New Zealand’s Fonterra has invested in a US start-up, Motif Ingredients, that develops and commercialises bio-engineered animal and food ingredients.
Alternative meat products’ global sales are expected to reach US$7.5 billion (NZ$11.3b) by 2025, and attracting a lot of investors. Motif raised US$90m in its first funding round.
With so many investments in the alternative meat market, what are the consumers’ views on lab cultured meat? Main concerns for them is from the health and safety aspects. While some consumers says “they would eat a few vegetarian meals a week to reduce meat consumption than go for alternatives”, others favor that “lab-gown used less land and less water than conventional agriculture” and are fine with the shift to alternatives.
However, most available alternative meat proteins in the market are using plants such as soy, peas etc. In some cases like Quorn, a mince substitute, uses protein obtained from fungi. Most known is the Impossible Burger made with lab-cultured plant proteins that mimics real meat with its ability to 'bleed'. It uses DNA from soy plants and inserts it into genetically engineered yeast, and then ferments it to produce the blood-like heme!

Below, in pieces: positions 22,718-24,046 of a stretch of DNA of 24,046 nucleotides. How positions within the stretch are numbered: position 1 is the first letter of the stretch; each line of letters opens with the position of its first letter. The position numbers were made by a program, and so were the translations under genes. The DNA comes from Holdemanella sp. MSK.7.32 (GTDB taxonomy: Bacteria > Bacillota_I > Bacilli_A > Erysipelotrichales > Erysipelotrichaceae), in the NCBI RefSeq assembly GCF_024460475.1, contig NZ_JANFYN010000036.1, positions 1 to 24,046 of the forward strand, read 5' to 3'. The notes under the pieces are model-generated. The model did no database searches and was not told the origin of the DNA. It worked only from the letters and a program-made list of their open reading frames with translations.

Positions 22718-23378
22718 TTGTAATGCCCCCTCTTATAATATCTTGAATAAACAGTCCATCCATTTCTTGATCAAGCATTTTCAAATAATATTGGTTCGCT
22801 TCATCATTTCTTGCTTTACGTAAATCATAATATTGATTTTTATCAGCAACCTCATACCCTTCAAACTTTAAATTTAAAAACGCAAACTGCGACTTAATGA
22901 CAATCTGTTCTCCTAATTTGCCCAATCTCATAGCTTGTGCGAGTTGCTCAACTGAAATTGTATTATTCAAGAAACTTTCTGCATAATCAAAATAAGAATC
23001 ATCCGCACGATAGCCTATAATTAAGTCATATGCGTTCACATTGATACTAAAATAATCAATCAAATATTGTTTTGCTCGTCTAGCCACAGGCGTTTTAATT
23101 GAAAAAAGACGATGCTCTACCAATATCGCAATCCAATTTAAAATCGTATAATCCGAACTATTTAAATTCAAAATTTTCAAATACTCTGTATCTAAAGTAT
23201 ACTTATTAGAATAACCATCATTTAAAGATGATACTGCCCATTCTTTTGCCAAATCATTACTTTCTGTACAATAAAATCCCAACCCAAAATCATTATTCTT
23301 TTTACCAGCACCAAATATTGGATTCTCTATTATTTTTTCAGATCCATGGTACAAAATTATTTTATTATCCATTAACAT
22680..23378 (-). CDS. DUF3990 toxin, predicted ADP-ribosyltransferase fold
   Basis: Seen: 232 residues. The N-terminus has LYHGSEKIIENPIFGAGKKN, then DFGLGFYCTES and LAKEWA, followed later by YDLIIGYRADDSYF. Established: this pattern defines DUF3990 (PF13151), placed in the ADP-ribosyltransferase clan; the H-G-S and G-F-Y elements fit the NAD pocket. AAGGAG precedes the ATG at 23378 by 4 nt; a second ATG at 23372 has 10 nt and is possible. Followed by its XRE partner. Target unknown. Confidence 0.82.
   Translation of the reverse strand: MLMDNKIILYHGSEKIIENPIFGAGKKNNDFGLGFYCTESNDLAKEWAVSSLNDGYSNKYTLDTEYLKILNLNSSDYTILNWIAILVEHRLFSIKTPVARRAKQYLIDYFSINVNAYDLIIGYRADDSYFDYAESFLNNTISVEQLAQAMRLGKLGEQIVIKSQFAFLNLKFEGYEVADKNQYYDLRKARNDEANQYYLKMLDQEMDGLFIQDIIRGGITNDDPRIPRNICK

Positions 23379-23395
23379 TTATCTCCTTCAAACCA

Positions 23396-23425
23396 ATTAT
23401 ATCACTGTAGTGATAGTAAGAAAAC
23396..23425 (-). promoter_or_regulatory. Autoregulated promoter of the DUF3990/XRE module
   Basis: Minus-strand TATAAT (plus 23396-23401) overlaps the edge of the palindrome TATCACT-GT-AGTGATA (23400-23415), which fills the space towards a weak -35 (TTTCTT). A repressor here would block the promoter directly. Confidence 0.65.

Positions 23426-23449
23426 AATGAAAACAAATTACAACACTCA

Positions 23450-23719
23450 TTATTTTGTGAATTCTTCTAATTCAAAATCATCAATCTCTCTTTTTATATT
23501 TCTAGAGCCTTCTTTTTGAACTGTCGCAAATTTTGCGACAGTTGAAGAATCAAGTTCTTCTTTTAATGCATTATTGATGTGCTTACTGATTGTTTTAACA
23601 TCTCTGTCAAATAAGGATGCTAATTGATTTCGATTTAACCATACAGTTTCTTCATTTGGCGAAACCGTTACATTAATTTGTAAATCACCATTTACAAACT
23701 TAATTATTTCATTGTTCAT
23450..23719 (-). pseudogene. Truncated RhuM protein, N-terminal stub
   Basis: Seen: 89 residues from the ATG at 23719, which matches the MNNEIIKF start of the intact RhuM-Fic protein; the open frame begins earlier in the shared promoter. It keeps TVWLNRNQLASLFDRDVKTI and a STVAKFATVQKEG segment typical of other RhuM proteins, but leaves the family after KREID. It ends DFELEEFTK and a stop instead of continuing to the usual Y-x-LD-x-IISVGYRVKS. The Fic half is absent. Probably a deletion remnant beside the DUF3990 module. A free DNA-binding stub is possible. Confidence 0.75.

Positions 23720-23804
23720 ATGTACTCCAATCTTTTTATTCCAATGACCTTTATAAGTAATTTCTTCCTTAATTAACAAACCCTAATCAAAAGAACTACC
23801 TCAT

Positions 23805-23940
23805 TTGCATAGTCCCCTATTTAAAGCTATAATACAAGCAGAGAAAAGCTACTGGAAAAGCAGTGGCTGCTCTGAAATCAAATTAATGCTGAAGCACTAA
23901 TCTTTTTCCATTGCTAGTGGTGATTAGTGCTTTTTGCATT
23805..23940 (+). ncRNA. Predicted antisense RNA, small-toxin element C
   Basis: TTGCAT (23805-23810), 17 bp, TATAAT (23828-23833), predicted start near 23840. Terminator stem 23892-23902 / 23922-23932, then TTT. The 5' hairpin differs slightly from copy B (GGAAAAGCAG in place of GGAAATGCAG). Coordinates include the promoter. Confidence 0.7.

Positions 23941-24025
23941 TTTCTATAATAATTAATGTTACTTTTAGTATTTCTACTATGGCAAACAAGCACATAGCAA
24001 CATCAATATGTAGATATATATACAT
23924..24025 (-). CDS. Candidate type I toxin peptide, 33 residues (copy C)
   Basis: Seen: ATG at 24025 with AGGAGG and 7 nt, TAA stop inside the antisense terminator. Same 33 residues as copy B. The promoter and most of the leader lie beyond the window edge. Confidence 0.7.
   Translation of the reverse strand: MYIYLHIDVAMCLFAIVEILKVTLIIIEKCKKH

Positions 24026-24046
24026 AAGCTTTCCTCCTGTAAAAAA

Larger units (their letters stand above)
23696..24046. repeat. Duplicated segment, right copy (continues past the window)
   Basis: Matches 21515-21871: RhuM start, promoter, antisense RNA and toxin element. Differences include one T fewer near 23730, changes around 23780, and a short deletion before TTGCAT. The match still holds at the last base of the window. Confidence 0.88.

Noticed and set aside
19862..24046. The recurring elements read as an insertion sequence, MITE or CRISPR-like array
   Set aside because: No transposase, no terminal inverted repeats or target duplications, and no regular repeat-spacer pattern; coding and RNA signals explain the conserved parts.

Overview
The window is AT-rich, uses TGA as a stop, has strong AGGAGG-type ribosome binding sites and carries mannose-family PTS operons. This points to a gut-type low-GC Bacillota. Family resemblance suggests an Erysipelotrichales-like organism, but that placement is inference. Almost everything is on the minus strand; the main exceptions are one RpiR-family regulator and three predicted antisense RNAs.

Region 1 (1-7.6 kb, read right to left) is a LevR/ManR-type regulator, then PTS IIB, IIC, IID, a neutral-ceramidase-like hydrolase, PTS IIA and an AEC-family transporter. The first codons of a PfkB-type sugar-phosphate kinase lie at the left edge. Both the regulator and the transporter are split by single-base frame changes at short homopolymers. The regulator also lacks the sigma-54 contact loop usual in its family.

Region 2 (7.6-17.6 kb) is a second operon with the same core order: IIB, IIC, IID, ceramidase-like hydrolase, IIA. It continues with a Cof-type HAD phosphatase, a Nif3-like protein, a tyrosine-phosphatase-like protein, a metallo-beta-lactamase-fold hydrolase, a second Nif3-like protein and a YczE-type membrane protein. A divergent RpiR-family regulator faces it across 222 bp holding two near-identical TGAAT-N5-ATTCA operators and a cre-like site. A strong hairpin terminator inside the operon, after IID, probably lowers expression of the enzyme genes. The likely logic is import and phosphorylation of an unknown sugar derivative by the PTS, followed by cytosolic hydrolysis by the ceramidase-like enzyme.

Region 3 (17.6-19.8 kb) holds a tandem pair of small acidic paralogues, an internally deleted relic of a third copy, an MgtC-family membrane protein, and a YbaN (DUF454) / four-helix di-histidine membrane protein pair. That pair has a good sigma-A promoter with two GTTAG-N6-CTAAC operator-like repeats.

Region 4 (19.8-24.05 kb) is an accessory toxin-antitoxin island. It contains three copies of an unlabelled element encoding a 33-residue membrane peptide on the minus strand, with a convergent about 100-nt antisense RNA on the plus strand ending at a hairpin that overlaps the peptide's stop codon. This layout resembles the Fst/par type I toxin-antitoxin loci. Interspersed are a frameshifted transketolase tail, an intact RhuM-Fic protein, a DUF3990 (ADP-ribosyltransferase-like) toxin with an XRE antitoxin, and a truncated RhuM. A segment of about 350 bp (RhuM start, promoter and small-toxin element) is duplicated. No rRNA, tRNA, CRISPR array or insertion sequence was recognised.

Yet another company - Sunfed produces chicken alternative with pea protein - that closely mimics the texture of chicken meat.
However, what Motif aims is to produce is proteins derived from dairy, egg and meat, using genetic engineering and fermentation.
Find out more about alternative proteins at CMT’s Food Proteins EUROPE 2019 on 17-18 October, 2019 in Copenhagen.